The curious case of the boiling frog and rise of artificial intelligence
There is a furious debate raging in the technology world right now. On one side of the debate are luminaries like Elon Musk and Bill Gates. “If you’re not concerned about AI (artificial intelligence) safety, you should be. Vastly more risk than North Korea”, tweeted Musk in August, with a picture that had the caption: “In the end the machines will win.” A month earlier, he had warned that AI represents “a fundamental risk to the existence of human civilization”.
On the other side are younger luminaries like the Google founders, and Facebook co-founder Mark Zuckerberg, with the latter waxing eloquent on how AI would “bring so many improvements to our quality of life” and calling Musk’s assertions “pretty irresponsible”. The last word belonged to Musk, who tweeted: “his (Zuckerberg’s) understanding of the subject is pretty limited.”
The real question is, “Who will have the last word—us humans, or our AI creations?”
Most of us have heard about doomsday scenarios before. The advent of the automobile was supposed to put the horse-and-buggy drivers out of work. Long-distance aircraft were supposed to decimate ships and ocean liners. When computers came in, for instance, millions of people were supposed to lose their jobs. Instead, millions of new jobs were generated, and entirely new industries created.
In the AI world, there is a concept called Singularity. Ray Kurzweil, the well-known futurist who is claimed to have been 86% accurate in the 147 predictions he made, defines Singularity as the time when machine intelligence will be infinitely more powerful than all human intelligence combined. Singularity is also the point at which machine intelligence and humans would merge. 2029 will be the year when computers will have human-level intelligence, he says, and 2045 will be the year when Singularity will be achieved.
However, my belief is that we do not need to wait until 2045, or even 2029—AI has already started taking over our world, but in a gradual and insidious way. It is not that humankind wakes up one morning in 2045, and finds that machines have taken over us. The way it is going to happen is the way it happened to the mythical frog in a vessel of slowly boiling water. The water heated up gradually, and the frog was lulled into warm comfort and then at another moment, the water and the frog were both boiling.
Ten years back, we remembered everyone’s phone numbers. Now, our phones remember them for us, and it is a rare human who remembers his spouse’s or child’s number. Even three years back, we used to remember routes, and how to get from Place A to Place B. If we did not, we opened a map and figured that out, using our intelligence. Or, if we were in India, we interacted with other human beings who told us how to get there. No longer.
Google and its ilk tell us exactly where to go, how to reach there, what time it will take and how much traffic we will encounter on the way. For some reason if the global positioning system (GPS) or the map does not work, we get frustrated and literally do not know how to proceed.
Google Now sits on the super-intelligent Android devices we call phones, reads our calendar and our emails and our texts, and then tells us where we are supposed to go next, and when we should leave. Every evening at 6, my phone pops up the directions and the time to leave for my badminton courts. If I am not in my home town that day, it knows, and tells me to go elsewhere instead. And I do.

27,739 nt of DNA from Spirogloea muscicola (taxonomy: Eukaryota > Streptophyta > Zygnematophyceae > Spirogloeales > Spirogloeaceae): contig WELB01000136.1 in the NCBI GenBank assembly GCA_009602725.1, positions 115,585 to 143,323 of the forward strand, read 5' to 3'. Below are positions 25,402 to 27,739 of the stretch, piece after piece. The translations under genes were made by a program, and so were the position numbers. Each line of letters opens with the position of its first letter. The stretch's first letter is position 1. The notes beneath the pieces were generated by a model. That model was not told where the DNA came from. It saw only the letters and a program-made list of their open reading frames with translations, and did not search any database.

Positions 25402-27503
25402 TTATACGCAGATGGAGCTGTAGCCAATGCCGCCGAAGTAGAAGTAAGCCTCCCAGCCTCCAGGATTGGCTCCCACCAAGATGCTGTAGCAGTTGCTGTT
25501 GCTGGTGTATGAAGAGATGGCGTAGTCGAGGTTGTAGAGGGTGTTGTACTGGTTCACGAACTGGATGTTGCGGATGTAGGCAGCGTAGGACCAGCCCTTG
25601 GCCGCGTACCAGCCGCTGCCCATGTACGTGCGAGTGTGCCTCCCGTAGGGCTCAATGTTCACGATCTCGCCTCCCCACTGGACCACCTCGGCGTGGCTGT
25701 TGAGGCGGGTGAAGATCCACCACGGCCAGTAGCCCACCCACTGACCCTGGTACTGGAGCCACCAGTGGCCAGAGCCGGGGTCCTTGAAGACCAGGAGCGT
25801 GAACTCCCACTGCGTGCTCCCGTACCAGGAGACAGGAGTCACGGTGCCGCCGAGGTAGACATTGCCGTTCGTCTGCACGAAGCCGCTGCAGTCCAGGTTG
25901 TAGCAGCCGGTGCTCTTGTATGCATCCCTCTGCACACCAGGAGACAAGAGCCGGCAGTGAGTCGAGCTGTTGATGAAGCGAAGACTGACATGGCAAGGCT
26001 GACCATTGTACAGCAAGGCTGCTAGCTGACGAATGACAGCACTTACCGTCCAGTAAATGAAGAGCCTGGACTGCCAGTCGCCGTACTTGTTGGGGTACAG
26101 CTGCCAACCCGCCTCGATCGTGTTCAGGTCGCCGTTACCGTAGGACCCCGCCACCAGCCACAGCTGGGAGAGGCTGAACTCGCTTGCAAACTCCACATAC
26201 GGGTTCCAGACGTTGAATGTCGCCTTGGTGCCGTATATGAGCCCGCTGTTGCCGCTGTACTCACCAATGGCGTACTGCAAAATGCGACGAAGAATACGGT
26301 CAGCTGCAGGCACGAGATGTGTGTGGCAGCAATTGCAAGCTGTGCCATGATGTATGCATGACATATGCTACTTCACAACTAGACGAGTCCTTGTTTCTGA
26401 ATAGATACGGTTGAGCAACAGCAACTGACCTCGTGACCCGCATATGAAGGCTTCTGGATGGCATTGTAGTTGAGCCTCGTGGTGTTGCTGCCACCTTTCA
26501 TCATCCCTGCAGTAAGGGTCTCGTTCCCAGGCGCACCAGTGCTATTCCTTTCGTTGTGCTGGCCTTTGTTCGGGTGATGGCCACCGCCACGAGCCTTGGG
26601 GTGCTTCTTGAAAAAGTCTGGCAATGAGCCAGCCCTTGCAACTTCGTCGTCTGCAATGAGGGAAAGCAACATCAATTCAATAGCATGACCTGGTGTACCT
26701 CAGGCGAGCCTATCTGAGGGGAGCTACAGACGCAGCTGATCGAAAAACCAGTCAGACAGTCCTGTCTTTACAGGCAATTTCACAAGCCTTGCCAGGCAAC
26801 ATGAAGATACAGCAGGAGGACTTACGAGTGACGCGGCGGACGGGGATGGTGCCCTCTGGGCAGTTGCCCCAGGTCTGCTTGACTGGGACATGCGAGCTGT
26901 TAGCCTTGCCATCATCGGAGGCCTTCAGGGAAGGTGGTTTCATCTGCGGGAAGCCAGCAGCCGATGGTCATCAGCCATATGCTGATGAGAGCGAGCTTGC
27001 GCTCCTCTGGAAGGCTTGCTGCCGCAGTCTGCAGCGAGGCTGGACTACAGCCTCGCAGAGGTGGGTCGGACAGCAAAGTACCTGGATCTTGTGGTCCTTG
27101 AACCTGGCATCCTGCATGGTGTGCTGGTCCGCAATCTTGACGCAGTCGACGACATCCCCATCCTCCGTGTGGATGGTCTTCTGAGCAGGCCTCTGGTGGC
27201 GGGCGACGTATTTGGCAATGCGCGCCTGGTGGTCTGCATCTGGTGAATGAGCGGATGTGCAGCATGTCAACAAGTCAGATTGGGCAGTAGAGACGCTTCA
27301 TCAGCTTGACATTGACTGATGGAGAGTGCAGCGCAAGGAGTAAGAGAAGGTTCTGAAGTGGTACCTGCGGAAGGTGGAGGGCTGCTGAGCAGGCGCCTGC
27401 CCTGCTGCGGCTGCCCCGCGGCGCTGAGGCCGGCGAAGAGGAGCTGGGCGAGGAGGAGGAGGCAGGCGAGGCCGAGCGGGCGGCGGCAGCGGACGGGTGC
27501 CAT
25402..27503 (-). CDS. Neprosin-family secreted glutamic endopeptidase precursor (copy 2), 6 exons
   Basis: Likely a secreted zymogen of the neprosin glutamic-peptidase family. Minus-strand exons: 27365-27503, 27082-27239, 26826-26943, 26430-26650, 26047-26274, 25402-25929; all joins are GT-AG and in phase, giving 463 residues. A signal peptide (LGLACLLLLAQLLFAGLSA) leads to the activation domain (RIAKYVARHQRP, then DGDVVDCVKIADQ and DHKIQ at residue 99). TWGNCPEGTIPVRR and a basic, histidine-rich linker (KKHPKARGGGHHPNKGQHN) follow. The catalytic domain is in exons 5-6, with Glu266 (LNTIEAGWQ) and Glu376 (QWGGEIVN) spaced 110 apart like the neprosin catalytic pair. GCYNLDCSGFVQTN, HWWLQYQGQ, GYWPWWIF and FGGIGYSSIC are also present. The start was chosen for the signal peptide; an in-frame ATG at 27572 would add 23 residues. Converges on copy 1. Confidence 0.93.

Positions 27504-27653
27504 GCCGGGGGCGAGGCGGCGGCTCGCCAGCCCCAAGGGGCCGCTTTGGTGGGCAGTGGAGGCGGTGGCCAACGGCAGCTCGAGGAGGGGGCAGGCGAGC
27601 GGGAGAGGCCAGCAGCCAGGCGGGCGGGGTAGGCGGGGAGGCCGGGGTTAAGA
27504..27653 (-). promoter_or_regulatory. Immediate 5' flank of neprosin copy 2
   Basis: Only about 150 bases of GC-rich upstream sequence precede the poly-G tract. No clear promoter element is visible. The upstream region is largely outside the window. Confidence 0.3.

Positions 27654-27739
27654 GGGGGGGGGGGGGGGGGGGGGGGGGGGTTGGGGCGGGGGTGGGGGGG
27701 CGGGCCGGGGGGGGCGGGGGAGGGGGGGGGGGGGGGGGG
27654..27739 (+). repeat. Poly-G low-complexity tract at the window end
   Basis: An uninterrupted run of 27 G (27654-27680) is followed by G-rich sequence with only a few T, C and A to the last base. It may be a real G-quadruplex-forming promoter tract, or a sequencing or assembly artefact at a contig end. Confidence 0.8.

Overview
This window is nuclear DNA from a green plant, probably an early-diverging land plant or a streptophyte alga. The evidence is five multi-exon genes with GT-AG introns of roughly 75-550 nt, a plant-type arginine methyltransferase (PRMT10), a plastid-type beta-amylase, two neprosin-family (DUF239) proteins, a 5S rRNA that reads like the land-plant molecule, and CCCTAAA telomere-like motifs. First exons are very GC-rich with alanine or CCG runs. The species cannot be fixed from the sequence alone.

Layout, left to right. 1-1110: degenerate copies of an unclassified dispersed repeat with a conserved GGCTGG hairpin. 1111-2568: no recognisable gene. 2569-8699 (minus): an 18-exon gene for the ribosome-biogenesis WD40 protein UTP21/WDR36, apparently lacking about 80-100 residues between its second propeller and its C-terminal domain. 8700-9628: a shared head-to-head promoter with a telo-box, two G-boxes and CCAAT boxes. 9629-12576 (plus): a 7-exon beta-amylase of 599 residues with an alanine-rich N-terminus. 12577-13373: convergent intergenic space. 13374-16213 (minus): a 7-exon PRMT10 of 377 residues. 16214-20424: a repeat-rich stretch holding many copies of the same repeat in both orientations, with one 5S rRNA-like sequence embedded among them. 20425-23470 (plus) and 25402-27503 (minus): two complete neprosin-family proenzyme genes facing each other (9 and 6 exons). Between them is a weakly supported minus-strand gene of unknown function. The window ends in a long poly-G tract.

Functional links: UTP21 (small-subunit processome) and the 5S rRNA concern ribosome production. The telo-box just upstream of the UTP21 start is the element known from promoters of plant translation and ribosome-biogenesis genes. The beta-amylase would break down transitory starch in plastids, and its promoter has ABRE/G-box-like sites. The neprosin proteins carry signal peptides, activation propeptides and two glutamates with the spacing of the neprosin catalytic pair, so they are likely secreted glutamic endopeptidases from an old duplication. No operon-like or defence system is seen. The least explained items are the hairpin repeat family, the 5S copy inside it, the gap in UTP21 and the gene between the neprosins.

Next, we will lose our very human ability to drive, to control our car-machine as per our whims. My phone will summon my autonomous car around 6pm, depending on traffic, and the car will take me to the courts. It will make sure that I am hydrated (my wristband will tell it so), the rear-view mirror will ensure I am dressed for playing, and this human vegetable will be deposited at exactly the right time to start his game. I would not be surprised that when I reach there, my AI robot clone will be the one that actually plays, but I digress.
Then there are intelligent homes, powered by AI and IoT (Internet of Things). The mixer has made my protein shake when I come home, the AC is on and the shower heated. My refrigerator and microwave have conferred with each other, and prepared my meal…you get the picture.
What if the machines we create are more intelligent than us, and they start creating other things that ensure their welfare, not ours?
Machines defeated us at chess—ask Garry Kasparov. Recently, the world Go champion was defeated by a machine; and Go is a very ‘human’ game, with more permutations and patterns than chess. The 2016 American elections, it is now widely believed, were won more by intelligent networks and bots on Facebook and Twitter, rather than by Donald Trump and the Republicans.
This is why Musk and Gates are worried, and someone like even Russian President Vladimir Putin has weighed in, saying that the country which controls AI will own the world. Musk has gone so far as to say that AI should be one thing that should be regulated by government and countries.
It is also quite clear I belong to the Musk camp; my faith in human beings making the right choices is currently at an all-time low. We need to be more educated and aware, and if required, we need regulation to come in. Otherwise, I fear, we will be the human-shaped frogs in the vessels we made, slowly getting cooked to death, by the forces we ourselves created to make us live forever.
Jaspreet Bindra is senior vice-president of digital transformation at Mahindra Group.
With artificial intelligence gradually taking over human life, it may not be too long before machine intelligence becomes more powerful than all human intelligence combined